A New Zealand euthanasia campaigner died on Friday just hours after receiving a judgement that rejected her case for assisted suicide, the High Court revealed.
Lecretia Seales, a lawyer suffering from an inoperable brain tumor, launched a landmark legal bid to allow her doctor immunity from prosecution if the medic assisted her death. The 42-year-old's family said she died of natural causes early Friday.
AdvertisementNew Zealand's High Court said her death came shortly after she received judge David Collins' ruling that changing the laws on euthanasia was a role for parliament, not the courts.
"Sadly, Ms Seales passed away within hours of receiving the judgment," the High Court said in a statement.
"The judge conveys to Ms Seales? husband, family and friends his deepest condolences."
Seales' legal team had argued that her doctor should be able to help her die if her suffering became intolerable and refusing such assistance would breach her human rights.
Collins ruled that her doctor could be charged with murder for administering a fatal drug, or manslaughter for giving her a dose of drugs to self-administer that led to her death.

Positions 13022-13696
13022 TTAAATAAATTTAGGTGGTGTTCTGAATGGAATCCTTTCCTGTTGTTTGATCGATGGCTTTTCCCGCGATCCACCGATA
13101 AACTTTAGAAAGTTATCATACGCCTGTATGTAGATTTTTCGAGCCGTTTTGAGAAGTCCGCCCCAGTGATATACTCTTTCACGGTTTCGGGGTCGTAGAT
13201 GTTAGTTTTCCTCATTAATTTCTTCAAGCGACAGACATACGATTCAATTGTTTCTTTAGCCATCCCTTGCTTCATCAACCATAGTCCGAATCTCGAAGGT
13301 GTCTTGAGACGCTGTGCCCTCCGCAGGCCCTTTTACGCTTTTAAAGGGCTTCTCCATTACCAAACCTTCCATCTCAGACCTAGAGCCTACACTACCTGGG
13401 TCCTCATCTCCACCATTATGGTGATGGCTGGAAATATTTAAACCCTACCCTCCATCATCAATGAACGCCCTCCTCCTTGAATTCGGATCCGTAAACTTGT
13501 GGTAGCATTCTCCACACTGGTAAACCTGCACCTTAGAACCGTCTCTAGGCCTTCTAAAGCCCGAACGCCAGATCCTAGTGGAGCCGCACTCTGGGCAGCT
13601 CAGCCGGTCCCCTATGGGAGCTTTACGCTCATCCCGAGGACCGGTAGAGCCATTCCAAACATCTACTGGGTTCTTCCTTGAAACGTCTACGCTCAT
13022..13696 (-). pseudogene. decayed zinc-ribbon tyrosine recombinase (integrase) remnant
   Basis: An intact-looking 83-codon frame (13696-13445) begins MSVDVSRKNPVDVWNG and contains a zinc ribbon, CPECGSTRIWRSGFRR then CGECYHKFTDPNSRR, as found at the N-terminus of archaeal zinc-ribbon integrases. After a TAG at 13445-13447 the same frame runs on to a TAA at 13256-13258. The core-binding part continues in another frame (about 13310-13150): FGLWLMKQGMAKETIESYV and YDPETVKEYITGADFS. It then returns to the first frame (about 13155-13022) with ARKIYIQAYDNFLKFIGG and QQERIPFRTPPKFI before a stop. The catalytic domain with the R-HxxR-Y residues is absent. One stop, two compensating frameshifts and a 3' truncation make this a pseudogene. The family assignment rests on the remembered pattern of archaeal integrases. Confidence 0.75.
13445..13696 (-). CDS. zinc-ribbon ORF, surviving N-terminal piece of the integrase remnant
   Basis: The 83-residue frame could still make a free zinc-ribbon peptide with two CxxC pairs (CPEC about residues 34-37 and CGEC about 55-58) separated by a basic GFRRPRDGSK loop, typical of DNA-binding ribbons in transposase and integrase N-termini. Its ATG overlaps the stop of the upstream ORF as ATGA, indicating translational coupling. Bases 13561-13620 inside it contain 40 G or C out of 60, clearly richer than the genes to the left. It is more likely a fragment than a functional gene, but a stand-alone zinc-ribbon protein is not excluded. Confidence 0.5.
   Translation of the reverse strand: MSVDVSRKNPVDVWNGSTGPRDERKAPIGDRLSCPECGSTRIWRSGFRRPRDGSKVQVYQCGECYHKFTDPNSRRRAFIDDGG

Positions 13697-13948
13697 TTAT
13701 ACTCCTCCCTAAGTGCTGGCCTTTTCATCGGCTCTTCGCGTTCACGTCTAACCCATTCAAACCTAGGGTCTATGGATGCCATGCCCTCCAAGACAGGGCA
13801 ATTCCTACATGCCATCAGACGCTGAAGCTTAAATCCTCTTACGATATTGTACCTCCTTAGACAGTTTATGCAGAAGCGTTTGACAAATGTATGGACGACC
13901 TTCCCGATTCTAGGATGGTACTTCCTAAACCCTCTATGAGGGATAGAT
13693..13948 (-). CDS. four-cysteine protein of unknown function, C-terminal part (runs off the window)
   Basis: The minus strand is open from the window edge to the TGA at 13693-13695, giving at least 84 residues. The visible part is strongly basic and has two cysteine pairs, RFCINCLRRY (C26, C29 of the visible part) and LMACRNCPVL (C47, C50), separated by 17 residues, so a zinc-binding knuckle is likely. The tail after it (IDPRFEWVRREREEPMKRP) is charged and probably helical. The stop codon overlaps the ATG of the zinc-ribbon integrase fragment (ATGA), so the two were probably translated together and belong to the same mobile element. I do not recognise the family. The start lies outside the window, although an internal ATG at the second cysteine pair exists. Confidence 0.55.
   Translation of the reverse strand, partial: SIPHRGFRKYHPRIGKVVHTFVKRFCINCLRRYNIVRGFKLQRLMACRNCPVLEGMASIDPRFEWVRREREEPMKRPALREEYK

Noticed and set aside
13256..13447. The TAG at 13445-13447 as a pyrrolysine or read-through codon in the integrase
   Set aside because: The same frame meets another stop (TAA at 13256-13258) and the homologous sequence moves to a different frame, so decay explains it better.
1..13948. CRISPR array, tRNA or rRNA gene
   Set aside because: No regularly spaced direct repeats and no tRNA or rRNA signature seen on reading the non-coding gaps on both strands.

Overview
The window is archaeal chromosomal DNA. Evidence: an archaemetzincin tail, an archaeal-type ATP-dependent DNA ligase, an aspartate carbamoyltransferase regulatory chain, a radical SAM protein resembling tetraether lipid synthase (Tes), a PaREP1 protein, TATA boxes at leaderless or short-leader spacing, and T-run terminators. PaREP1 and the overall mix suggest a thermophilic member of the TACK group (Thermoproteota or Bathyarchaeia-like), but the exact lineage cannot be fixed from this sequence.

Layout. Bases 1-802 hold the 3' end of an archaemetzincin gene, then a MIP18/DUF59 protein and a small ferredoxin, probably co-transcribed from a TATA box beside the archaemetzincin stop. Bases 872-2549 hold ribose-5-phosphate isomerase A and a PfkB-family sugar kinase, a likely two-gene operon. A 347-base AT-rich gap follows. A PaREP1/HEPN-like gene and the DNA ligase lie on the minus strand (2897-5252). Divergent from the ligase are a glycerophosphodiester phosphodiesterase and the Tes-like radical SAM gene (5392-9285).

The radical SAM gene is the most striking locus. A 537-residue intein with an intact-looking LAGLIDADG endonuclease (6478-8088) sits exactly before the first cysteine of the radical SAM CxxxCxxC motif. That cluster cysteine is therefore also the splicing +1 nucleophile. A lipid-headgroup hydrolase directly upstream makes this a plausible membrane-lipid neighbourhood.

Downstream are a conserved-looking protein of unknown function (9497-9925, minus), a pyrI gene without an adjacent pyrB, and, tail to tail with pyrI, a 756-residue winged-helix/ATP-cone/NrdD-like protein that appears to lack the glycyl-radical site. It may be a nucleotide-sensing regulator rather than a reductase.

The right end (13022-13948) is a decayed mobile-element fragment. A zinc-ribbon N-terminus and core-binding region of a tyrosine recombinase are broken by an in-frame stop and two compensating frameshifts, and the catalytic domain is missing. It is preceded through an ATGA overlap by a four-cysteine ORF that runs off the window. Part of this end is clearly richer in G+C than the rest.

"Only parliament can change the law to reflect Ms Seales' wishes the courts cannot trespass on the role of parliament," he said in his judgement.
"The complex legal, philosophical, moral and clinical issues raised by Ms Seales' proceedings can only be addressed by parliament passing legislation to amend the effect of the Crimes Act."
Seales' family said Collins had acknowledged that she was not vulnerable and her wish for assisted death was "a rational and intellectually rigorous response to her circumstances".
"For us, as a family, it is terribly disappointing that the judge was prepared to go as far as he did but not take this last step," they said in a statement.
"The judgment has starkly highlighted that the status quo is not ideal."
They said the case had generated huge public interest and called on parliament, which has stalled previous attempts to debate euthanasia, to comprehensively examine the issue.
"It is clear beyond doubt that people want to debate this issue regardless of their personal position," they said. "The debate needs to happen. The time is now."
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